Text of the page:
Assume that you are a big brother. And this little sister of yours is indeed (deceivingly) matured than you. She works more on the chores in the house than you are. One day, you are studying, reading and solving with all of those notebooks and other reading materials. The bag is at your left side in another chair, you are already finished and is about to return all of those learning materials into a bag. Your little sister meanwhile, is cleaning the house, no doubt. Suddenly, she get your bag without notice and putting it on the right place without permission. You argue, and she was saying was she was fixing all these mess inside a house.

In the given example, there is indeed nothing wrong in cleaning the house, citing it is a mature thing to do. What is wrong in the example was that, getting a bag without permission is unethical and worse, a disrespect on the big brother's part. The little sister is serious in most things involving orderly environment, contributing in a mere disagreement that her actions are that insulting. Conclusion: There us nothing wrong in being serious. Too much of it and it may spark a huge conflict, a war on a massive scale that takes toll on both sides.

4. Correct if one is talking to a wise, old person. But generally speaking, there are much more irrational old people today that in any sense, making these factor a disagreeable one.

So, if one is speaking maturity, think deeper. That person is speaking a deep word that in any cases, making that person deceivingly matured, even though it's not.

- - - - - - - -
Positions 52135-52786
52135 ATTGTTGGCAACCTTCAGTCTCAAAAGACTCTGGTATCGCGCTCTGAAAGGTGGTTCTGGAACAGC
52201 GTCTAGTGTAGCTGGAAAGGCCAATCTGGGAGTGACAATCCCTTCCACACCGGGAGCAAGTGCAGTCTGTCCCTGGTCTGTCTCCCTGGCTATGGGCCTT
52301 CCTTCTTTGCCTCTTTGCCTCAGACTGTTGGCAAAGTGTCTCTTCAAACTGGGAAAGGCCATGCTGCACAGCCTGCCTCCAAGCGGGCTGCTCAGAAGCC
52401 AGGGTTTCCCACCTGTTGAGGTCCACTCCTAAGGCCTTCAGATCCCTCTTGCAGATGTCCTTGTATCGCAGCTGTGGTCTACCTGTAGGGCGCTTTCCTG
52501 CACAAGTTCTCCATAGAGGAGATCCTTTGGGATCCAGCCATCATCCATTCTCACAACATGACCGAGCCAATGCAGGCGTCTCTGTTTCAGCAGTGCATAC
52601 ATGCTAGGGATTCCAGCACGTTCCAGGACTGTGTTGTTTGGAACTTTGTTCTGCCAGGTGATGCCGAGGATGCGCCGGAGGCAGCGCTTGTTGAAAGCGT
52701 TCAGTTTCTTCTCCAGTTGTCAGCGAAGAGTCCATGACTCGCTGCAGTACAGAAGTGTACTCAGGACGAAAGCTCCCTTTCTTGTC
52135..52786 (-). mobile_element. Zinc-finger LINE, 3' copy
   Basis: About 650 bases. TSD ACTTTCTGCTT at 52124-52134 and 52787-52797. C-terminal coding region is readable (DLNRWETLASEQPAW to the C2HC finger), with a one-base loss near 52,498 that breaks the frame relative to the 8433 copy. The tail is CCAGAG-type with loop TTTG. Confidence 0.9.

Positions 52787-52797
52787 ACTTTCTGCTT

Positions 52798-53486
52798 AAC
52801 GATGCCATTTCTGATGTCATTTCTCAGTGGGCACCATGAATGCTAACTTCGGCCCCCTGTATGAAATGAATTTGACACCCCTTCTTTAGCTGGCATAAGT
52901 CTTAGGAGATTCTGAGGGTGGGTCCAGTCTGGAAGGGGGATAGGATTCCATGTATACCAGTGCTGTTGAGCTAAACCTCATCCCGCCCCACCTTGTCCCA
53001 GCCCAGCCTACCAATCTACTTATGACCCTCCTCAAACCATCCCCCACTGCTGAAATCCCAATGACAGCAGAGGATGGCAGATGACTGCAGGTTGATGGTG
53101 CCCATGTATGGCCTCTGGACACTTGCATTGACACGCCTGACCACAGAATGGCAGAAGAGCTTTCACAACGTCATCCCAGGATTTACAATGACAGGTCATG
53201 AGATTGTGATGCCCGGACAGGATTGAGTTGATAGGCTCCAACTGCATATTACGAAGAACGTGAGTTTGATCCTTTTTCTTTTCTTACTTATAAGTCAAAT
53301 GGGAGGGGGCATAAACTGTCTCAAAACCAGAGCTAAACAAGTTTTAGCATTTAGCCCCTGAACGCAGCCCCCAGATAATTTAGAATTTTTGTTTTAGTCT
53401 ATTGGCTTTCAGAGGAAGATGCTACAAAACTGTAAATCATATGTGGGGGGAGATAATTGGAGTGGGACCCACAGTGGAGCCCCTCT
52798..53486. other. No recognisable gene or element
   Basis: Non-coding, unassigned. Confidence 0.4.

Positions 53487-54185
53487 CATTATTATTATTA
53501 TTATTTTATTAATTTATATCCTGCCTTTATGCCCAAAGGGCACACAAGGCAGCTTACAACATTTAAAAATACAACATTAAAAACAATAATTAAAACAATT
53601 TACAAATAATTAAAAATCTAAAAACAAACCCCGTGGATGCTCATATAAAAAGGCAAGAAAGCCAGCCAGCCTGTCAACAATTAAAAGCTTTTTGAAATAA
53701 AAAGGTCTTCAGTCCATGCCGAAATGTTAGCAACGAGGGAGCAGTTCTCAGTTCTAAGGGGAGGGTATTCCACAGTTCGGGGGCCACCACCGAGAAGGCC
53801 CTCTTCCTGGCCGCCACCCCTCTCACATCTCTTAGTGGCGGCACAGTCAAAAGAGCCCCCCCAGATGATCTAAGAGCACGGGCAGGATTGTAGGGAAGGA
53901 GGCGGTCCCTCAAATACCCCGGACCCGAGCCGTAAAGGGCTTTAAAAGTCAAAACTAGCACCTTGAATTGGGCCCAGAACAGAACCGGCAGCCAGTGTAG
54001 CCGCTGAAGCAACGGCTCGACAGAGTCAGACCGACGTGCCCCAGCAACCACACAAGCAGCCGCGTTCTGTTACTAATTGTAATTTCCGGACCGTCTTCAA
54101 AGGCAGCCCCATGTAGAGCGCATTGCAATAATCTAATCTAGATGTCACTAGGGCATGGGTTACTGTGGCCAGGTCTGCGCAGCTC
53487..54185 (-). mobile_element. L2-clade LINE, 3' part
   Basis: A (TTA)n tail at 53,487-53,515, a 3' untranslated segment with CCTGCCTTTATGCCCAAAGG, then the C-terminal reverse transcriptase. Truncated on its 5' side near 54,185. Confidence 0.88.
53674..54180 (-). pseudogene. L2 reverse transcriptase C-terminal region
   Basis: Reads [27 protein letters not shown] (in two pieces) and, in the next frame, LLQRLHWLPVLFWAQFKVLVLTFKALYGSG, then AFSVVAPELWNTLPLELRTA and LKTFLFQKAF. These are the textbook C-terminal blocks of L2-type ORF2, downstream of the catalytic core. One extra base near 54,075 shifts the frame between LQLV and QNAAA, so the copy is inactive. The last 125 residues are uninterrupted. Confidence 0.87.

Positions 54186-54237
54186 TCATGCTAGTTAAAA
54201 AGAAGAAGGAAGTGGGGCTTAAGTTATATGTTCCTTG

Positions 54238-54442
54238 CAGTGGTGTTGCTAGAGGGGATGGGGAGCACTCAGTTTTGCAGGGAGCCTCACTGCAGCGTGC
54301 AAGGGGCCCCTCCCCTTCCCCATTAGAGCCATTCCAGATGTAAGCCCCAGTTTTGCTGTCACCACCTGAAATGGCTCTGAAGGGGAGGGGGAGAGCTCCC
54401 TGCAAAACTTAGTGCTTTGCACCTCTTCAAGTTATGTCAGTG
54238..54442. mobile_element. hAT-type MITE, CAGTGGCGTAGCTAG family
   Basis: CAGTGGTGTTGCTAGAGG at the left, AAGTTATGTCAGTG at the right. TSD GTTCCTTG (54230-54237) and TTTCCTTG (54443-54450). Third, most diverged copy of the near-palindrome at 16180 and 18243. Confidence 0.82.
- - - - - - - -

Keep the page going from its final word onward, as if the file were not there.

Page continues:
TO CLARIFY THE POINT

Maturity is equal to responsibility, and that is half-correct. Maturity does not limited to responsibility alone. It has many other things to factor like: ethics, morals, acceptance, and most of all, does not blame other people nor complaining the things that should do.

Bottomline is that, a matured person is in fact a professional-minded person, accepting and respecting the ideas of others; the one who says motivational and constructive advices rather than destructive ones; does not complain on the job that partake, and the most important - the one who does not limited of the self, but rather cherish the others in a point that all side benefiting one after the other.

So, if someone says "I'm matured than you", just saying "That trait of yours being judgemental to me is a sign that you are not matured."

Think again before uttering a word.